Becky Schuerman - Extension Associate, Domestic Water & Wastewater

Becky Schuerman - Extension Associate, Domestic Water & Wastewater

Naturally Occurring Elements in Nebraska’s Groundwater: Part 1 of a Series - Calcium and Magnesium

infographic of water ion exchange

Caption:  A simple overview of how the water softening process works. As hard water enters the water softener, it filters through a resin that is supersaturated with a sodium (Na) brine. The calcium (Ca) and magnesium (Mg) in the hard water attach to the resin beads and are exchanged for sodium (Na), thus making soft water for use throughout the home. Over time, the exchange resin becomes saturated with Ca and Mg and has to be regenerated with the Na brine solution so an effective water softening process can continue. (Graphic by Nebraska Extension)

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Nitrate in Drinking Water

A water bottle being filled at a sink faucet

Historical and current water quality monitoring shows that nitrate is present in groundwater throughout much of Nebraska. It is when results are at or above the 10mg/L Maximum Contaminant Level (MCL) that hazardous health effects become a concern among humans and animals. Nitrate is colorless, odorless, and tasteless and the only way it can be detected in drinking water is through submitting a sample for laboratory testing.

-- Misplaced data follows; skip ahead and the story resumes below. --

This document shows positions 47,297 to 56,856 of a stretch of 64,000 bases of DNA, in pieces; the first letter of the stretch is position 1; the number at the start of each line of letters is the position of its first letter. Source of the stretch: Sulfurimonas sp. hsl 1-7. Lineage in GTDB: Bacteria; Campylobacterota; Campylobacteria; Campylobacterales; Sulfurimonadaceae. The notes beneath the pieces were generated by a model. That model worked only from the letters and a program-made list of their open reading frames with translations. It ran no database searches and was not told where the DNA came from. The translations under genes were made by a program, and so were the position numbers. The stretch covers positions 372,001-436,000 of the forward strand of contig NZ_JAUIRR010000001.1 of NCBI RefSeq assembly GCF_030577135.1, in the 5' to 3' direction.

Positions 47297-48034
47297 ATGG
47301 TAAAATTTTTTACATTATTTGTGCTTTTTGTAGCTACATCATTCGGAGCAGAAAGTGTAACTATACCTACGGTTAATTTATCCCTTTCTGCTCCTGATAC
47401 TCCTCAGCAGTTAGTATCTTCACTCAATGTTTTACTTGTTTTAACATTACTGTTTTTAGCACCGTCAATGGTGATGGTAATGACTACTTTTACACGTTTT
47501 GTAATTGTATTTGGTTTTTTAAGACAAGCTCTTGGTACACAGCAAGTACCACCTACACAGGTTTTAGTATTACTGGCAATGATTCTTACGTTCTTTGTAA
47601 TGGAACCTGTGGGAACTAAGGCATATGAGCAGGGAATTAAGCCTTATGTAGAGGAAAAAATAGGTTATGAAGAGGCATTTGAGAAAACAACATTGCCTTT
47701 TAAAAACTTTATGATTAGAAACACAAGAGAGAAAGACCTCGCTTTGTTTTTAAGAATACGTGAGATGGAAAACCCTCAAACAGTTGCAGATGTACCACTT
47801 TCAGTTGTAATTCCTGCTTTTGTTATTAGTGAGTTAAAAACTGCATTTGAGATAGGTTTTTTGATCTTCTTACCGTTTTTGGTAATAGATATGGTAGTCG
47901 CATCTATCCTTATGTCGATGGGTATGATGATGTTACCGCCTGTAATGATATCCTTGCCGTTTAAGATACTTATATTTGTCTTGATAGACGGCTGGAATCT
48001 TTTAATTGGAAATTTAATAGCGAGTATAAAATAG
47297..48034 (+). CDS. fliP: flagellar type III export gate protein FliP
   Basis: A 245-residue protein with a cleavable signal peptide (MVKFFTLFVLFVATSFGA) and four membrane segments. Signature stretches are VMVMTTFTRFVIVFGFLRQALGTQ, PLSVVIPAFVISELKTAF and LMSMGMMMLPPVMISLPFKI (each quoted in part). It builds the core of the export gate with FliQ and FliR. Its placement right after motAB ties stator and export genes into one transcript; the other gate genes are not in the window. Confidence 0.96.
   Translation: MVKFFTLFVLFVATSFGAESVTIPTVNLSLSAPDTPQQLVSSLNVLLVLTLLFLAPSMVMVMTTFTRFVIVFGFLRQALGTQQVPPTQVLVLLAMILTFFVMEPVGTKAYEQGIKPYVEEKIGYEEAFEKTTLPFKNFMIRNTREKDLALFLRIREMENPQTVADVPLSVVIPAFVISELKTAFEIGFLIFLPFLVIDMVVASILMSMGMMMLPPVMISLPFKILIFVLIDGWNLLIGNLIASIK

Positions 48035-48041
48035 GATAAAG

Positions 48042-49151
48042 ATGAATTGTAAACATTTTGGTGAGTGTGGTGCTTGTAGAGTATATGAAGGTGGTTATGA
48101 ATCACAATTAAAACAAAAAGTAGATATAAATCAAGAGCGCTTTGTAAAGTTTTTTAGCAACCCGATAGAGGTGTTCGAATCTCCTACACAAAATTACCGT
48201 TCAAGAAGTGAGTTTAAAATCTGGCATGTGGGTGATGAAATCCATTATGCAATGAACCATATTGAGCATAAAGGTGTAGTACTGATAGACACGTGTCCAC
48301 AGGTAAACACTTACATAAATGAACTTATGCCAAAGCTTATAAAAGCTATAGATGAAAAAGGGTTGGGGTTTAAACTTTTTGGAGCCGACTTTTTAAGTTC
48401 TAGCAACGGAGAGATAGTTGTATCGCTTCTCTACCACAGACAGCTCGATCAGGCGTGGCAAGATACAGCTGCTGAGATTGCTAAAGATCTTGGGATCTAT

Where Does Nitrate Come From and What is Nitrification?

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What You Need to Know About Having a Well Drilled

well drill rig
Those residences that are not served by a public water system need a source of water for both consumption and daily needs. A private well most often fulfills these needs. While the cost of drilling a well is not a huge expense in the overall purchase or building of a home, it is a necessary expense to provide the residence with a useable water supply and it adds value to the property.

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Protect Your Private Well from Stormwater Runoff

well pump

Warmer weather is here and our precipitation has changed from snow to rain, though snow melt also creates stormwater runoff. The next time it rains, go outside and notice how the rainwater moves from roof areas and gutters, driveways, walkways, and other concrete or asphalt surfaces. Make sure this water is not flowing toward your private drinking water well.

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